28. ^ "Community Health Systems to pay $75 million for alleged New Mexico Medicaid scheme". 16 April 2007. Retrieved 2016-08-17.
  29. ^ "Whistleblower played key role in case that Community Health Systems hospitals settle for $75 million". (Press release). Retrieved 2016-08-17.
  30. ^ "DOJ settles with 450 hospitals for $250M over False Claims Act allegations". 30 October 2015. Retrieved 2016-08-17.
  31. ^ "Tennessee firm sells South Jersey hospital": Philadelphia Business Journal on December 1, 2015, author John George
  32. ^ "Health System". Prime Healthcare Services. January 29, 2018. Retrieved 2019-06-09.
  33. ^ Brubaker, Harold. "Sale of Memorial Hospital of Salem County approved": The Philadelphia Inquirer, February 2, 2017. Accessed April 16, 2017.
  34. ^ "What's next after N.J. hospital sale gets key approval from state": on February 2, 2017, author Bill Gallo Jr.
  35. ^ "Whistleblower lands $1.9 million in suit against CHS - Nashville Business Journal". Nashville Business Journal. Retrieved 2016-12-06.
  36. ^ Ellison, Ayla. "CHS executives ink $60M settlement in investor suit". Retrieved 2017-07-24.
  37. ^ Ellison, Ayla. "Quorum closes investigation into spinoff from CHS: 6 things to know". Retrieved 2017-06-30.
  38. ^ Rege, Alyssa. "Lutheran Health executive resigns, claims CHS forced physician group to disband". Retrieved 2017-07-14.
  39. ^ "Chuck Surack, Tom Kelley quit Lutheran Health boards to protest ownership -". Retrieved 2017-07-14.
  40. ^ "GUEST COLUMN: What really happened with Community Health Systems -". Retrieved 2017-07-14.
  41. ^ "Community Health Systems' stock price falls 11% in two days after rumors of hiring debt adviser". Modern Healthcare. Retrieved 2018-03-15.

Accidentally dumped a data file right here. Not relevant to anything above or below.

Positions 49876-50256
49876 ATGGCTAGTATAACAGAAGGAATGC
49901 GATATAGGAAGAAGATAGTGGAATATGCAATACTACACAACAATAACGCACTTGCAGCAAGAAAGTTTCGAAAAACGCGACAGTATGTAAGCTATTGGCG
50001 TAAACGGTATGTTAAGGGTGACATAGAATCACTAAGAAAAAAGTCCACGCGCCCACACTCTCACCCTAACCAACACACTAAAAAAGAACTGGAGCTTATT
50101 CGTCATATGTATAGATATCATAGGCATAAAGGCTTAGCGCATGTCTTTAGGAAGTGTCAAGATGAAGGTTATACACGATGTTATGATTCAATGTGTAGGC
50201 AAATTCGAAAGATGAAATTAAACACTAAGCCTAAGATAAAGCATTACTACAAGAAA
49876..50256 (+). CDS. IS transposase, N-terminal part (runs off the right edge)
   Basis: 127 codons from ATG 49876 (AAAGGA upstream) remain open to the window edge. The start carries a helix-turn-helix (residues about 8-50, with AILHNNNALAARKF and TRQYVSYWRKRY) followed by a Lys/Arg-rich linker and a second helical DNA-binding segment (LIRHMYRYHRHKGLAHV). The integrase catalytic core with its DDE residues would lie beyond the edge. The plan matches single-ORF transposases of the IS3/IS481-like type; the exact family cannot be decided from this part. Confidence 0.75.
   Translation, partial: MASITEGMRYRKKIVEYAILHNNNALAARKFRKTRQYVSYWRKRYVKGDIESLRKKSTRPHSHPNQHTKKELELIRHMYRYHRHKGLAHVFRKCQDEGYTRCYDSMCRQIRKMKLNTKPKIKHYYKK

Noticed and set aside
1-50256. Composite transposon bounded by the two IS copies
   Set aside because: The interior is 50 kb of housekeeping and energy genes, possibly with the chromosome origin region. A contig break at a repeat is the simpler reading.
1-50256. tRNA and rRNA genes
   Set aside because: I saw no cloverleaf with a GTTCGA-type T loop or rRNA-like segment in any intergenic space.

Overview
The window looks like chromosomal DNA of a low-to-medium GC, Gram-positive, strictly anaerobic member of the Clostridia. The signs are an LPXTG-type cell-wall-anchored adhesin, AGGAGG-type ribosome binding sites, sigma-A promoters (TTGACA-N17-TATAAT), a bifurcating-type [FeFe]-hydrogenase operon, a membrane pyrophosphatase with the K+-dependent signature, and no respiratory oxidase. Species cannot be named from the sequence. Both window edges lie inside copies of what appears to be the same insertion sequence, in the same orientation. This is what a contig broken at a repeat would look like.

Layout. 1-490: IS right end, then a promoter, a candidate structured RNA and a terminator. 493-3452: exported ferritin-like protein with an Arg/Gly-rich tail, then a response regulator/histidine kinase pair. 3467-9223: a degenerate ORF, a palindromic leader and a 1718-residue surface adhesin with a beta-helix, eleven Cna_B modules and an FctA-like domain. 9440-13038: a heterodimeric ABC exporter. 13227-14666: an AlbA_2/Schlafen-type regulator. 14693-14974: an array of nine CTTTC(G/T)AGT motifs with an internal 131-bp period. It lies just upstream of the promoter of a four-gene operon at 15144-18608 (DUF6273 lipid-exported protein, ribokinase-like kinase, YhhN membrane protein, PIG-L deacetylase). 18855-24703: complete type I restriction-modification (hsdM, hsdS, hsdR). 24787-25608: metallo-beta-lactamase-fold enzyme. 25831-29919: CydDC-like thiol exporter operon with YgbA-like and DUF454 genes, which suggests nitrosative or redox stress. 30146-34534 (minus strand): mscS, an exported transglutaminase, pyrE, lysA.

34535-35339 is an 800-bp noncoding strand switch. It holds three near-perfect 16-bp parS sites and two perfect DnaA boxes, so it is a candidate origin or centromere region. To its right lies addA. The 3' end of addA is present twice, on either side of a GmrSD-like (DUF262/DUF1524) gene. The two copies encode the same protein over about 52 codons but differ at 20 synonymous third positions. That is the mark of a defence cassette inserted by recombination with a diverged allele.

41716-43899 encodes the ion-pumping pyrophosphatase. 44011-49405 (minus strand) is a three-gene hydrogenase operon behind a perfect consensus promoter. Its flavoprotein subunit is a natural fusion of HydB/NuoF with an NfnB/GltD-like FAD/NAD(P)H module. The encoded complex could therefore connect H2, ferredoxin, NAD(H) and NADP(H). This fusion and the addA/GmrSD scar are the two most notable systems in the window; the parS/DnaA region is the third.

42. ^ "CHS divests 425-bed Florida hospital". 2018-08-01. Retrieved 2021-01-04.
  43. ^ "AdventHealth Enters into Agreements to Acquire Two Florida Health Care Facilities". 2019-05-22. Retrieved 2021-01-04.
  44. ^ "Community Health Systems Completes Divestiture of Virginia Hospitals". 2019-12-31. Retrieved 2020-03-26.
  45. ^ Casey Tolan (17 May 2021). "'It's been heart-sickening:' A major US hospital chain has sued thousands of patients in the last year". CNN. Retrieved 2021-05-17.
  46. ^ "Community Health Systems Announces Definitive Agreement to Sell St. Cloud, Florida Hospital". 2020-04-27. Retrieved 2020-04-29.
  47. ^ "Community Health Systems Completes Divestiture of St. Petersburg, Florida Hospital". 2020-09-30. Retrieved 2021-01-04.
  48. ^ "Form 10-K". 2018-12-31. Retrieved 2019-06-09.
  49. ^ "'A Health Care Giant Sold Off Dozens Of Hospitals — But Continued Suing Many Patients'". 2021-07-28. Retrieved 2021-07-28.
  50. ^ "'There's no way I can pay for this:' One of America's largest hospital chains has been suing thousands of patients during the pandemic". 2021-05-17. Retrieved 2021-05-17.

External links[edit]